Immerse yourself in the history behind the discovery of the Dead Sea Scrolls and the ensuing publication controversy.
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Ever since their discovery in the 1940s the Dead Sea Scrolls have generated massive amounts of scholarly controversy. Even those outside of the field of Biblical studies tend to be vaguely aware of academic scandals, Religiously motivated cover-ups and conspiracy theories. So what is it about the “most significant archaeological discovery of the 20th century” that has generated so much controversy?
This course offers an introduction to some of the main issues surrounding the Dead Sea Scrolls. These include: the discovery of the scrolls, the publication controversy, the archaeology, the Essene theory, and an overview of the documents themselves.
As an introduction, the course presupposes no prior knowledge of the topic, but will be of particular interest to those interested in Biblical texts, Biblical and post-Biblical history, Jewish history or the early Church.
The discovery of the “Dead Sea Scrolls:” 1947-1956: “The Ain Feshkah Genizah” documents. The Wadi Qumran discoveries and the Wadi Murabba’at discoveries. The École Biblique, the American Schools of Oriental Research, the Jordanian Department of Antiquities and the Hebrew University of Jerusalem.
Discovery and publication: 1956-1967. French, English, Israeli and American scholarship. The growing consensus. The Publication Controversy and resolution: 1967-1991: Middle-East politics and conspiracy theories.
“The 1991 Revolution”: “Crisis in the Scrollery”: The consensus breaks down. “Sectually Explicit” literature from Qumran.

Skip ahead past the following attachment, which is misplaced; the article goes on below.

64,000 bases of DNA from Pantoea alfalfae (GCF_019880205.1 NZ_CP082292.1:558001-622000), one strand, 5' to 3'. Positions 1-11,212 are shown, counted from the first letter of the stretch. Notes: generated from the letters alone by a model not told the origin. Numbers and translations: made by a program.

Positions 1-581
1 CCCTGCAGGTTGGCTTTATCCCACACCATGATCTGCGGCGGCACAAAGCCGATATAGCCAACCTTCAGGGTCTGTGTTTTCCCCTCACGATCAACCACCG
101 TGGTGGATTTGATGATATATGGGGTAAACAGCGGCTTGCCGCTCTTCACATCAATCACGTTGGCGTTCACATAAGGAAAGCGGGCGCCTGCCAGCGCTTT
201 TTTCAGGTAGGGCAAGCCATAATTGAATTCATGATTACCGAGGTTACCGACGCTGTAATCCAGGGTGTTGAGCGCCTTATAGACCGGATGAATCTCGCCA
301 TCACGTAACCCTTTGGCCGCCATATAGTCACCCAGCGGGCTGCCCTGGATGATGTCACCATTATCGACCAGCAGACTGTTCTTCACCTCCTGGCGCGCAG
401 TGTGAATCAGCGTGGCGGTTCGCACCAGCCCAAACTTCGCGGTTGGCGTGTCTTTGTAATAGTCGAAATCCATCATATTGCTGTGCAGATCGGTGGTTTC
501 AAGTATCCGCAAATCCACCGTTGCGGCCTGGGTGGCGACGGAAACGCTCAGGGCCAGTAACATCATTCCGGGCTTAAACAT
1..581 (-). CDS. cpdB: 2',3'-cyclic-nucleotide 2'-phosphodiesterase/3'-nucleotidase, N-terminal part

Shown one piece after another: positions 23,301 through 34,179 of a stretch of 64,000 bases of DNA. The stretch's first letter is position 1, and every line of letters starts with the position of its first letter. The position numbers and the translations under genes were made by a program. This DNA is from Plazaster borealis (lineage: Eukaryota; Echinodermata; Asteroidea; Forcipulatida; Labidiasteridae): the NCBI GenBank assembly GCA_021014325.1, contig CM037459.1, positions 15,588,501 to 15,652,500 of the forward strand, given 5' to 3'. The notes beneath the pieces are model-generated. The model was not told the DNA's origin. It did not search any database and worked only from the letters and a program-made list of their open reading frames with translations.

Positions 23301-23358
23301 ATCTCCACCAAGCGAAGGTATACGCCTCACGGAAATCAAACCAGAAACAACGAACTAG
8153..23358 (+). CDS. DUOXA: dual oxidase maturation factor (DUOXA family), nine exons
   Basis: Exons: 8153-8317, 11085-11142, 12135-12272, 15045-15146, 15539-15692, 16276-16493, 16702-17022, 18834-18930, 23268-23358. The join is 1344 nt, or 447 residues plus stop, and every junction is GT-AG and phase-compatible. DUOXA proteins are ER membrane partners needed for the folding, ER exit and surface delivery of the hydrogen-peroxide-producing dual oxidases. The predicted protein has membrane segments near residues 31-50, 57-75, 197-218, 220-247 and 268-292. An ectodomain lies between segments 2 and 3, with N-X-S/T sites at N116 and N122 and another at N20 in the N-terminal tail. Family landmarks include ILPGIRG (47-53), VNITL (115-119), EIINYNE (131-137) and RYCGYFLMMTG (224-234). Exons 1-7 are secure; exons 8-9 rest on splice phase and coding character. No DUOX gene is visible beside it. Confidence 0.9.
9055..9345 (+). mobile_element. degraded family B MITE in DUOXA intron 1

The “other” Dead Sea Scrolls: Wadi Murabba’at, Nahal Hever (Se’elim), Wadi Daliyeh, Khirbet Mird and Masada. Three ancient witnesses on the “Essenes.”
The Archaeology of Qumran. Roland De Vaux and the École Biblique (1951-1959). “Armchair archaeology” of Qumran (1994 to present). The École Biblique, Yizhar Hirschfeld, Jurgen Zangenburg, Jodi Magness and Joan Taylor.
The Dead Sea Scrolls and the Historical Jesus, the early Church and the New Testament.
On completion of the course, participants will be able to:
- describe the discovery of the Dead Sea Scrolls and the ensuing publication controversy, and then evaluate the impact this has had on subsequent understanding of the Dead Sea Scrolls
- analyse the religious and social factors which led to the sectarianism, and the religio-political violence, of the “Second Temple period” of Jewish history
- evaluate the interface between textual history and Archaeological evidence
- demonstarate a greater understanding of the social, religious and political dynamics behind the evolution of the Ancient Israelite Tradition into, both, Judaism and Christianity.
Who should attend?
This course is an introductory course designed for non-specialists. As an introduction, the course presupposes no prior knowledge of the topic, but would be of particular interest for those intersted in Biblical Studies, Jewish Studies or early Church history.